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@tmslnz tmslnz/
Last active Apr 26, 2019

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Setting up dnsmasq on OS X

Install dnsmasq

Via brew or other method

Set up DNS resolver order

In order to work on every connection and on any TLD, dnsmasq needs to be the first DNS resolver receving the query.

And since dnsmasq is a local process, all DNS queries need to go to

On macOS, /etc/resolv.conf is automaticaly created, depending on a variety of things (network settings, etc), so it cannot be edited.

The only practical option is to create a new Network Location via Network Preferences, and set all interfaces (Wi-Fi, Thunderbolt Ethernet, etc) to use a static DNS server address.

This can be done via GUI or via Terminal. Mutliple DNS servers can be passed, and will be used in-order.

networksetup -setdnsservers "Wi-Fi"
networksetup -setdnsservers "Bluetooth PAN"
networksetup -setdnsservers "Thunderbolt Ethernet"
networksetup -setdnsservers "Thunderbolt Bridge"

Set up dnsmasq

dnsmasq configuration is simple.

domain-needed         # Only lookup full domains
bogus-priv            # No reverse IP lookups
no-resolv             # Don't use DNS servers listed in resolv.conf
no-poll               # Don't poll changes in resolv.conf
no-hosts              # Don't read /etc/hosts

# Host files

# Wildcard .dev domain

# DNS Servers
server=   # DNS.WATCH
server=        # Google
server=     # Comodo Secure DNS

# Listen for DHCP requests

# TODO: look into forwarding DHCP options from router for captive networks, etc.
# dhcp-option=option:dns-server,,


dhcp-hostsdir, dhcp-optsdir and hostsdir are not supported on macOS. Attempting to set these wil prevent dnsmasq to start.

The .dev domain

Another popular use of dnsmasq is to route all whaveter**.dev** requests to, to use for local development environments.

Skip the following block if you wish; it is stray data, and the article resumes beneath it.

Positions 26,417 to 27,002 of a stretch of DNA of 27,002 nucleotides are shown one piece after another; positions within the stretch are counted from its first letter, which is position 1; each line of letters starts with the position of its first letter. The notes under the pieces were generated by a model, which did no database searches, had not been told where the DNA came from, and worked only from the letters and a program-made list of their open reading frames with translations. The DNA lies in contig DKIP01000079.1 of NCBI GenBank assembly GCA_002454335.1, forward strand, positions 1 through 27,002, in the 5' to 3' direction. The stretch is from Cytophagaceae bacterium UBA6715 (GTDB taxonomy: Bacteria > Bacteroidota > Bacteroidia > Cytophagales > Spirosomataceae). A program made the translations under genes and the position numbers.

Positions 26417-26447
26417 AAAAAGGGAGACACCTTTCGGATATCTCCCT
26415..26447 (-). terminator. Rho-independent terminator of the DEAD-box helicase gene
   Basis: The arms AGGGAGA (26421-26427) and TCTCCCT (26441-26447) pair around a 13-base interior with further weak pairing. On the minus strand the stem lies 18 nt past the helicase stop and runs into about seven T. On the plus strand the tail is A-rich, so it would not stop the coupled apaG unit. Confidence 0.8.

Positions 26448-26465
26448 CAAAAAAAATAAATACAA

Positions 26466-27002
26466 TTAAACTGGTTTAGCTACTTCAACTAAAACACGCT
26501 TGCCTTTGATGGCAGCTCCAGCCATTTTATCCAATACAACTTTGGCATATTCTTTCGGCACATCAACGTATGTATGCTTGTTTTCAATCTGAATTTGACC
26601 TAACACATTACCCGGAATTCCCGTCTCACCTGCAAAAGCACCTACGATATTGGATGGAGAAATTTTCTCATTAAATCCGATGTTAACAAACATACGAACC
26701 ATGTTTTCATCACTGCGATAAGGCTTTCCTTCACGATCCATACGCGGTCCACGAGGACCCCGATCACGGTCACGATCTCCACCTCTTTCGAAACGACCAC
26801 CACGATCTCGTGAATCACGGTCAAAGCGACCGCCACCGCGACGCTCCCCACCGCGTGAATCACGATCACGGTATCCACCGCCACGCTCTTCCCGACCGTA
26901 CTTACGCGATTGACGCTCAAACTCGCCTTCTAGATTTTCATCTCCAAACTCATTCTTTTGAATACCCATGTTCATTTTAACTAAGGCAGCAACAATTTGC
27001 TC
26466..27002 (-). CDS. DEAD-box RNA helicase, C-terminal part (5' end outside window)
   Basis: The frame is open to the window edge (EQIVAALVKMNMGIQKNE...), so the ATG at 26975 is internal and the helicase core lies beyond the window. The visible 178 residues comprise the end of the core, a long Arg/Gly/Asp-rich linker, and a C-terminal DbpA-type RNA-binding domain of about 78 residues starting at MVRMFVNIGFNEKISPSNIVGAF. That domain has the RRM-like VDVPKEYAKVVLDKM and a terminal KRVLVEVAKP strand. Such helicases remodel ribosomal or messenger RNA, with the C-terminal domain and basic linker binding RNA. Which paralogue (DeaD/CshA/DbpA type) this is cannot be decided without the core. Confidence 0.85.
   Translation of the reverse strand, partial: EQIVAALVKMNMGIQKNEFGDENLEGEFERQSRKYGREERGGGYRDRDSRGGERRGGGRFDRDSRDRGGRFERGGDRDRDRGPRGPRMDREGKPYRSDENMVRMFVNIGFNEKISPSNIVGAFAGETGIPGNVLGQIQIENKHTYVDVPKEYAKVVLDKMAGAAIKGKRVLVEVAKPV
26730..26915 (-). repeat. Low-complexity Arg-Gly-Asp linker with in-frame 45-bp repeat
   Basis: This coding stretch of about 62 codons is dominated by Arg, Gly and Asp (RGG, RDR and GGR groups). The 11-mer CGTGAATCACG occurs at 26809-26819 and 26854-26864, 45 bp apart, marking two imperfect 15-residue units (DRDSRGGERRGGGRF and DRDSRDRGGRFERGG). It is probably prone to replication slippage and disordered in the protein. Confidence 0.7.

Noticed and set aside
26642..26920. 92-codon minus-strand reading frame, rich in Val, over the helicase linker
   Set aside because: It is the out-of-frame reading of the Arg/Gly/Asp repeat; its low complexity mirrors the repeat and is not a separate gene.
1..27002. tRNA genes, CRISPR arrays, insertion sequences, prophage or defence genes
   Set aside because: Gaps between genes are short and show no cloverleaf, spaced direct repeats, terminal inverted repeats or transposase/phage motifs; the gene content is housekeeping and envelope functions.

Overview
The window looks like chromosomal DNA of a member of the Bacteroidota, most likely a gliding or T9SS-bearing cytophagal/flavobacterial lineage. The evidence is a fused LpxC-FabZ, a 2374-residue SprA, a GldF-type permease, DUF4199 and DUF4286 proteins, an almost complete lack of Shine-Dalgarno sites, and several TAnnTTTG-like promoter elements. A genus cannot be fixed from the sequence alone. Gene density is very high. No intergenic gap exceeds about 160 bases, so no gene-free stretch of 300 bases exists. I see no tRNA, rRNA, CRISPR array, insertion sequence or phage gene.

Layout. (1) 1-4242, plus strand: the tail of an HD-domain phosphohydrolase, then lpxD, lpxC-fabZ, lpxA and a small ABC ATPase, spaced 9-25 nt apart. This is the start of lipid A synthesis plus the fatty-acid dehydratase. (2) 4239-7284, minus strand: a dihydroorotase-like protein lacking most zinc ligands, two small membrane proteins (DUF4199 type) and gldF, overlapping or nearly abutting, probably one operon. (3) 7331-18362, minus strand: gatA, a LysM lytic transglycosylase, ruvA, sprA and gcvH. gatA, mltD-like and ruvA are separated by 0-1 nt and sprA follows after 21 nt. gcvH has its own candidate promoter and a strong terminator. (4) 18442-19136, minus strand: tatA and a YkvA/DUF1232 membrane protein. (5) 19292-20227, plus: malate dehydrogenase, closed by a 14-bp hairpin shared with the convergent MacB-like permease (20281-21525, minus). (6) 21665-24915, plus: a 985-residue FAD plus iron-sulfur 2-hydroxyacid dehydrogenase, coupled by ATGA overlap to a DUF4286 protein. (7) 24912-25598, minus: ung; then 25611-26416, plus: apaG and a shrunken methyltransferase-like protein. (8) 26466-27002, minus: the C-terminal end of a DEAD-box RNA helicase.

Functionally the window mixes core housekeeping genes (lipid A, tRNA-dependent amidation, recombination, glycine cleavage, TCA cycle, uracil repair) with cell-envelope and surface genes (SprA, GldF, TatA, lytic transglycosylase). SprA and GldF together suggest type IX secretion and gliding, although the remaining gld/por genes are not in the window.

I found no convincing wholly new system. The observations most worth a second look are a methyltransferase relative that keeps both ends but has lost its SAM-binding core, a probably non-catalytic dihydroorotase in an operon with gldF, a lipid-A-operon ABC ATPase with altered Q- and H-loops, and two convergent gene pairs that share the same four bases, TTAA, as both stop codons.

In order for this setup to work, we need:

  1. A new DNS reolver entry in /etc/resolver/
  2. A config line in dnsmasq.conf

For (1) simply create /etc/resolver/dev. The filename dev is used by resolver (5) to determin the domain it applies to (.dev in our case).

The contents of the file would simply be:


Changing and reloading the configurations

Reloading resolver configuration

Changes in the /etc/resolver/* are automatically read and applied.

Reloading dnsmasq configuration

dnsmasq.conf is read once at load. In order to refresh it the dnsmasq service needs to be restarted. homebrew.mxcl. below only applies if dnsmasqwas installed via Homebrew (

sudo launchctl load /Library/LaunchDaemons/homebrew.mxcl.dnsmasq.plist
sudo sudo launchctl stop homebrew.mxcl.dnsmasq
sudo sudo launchctl start homebrew.mxcl.dnsmasq

Reloading dnsmasq hosts

If you have set dnsmasq to load hosts from external files (addn-hosts=…), then those file changes can be updated by sending SIGHUP to dnsmasq like this:

sudo pkill -SIGHUP dnsmasq

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commented May 27, 2017

This worked great except for that I had to go back and manually add a secondary DNS (fallback) in network preferences. Otherwise, no websites will load.


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commented Oct 17, 2018

Or you can set an upstream DNS server in the dnsmasq.conf, eg to

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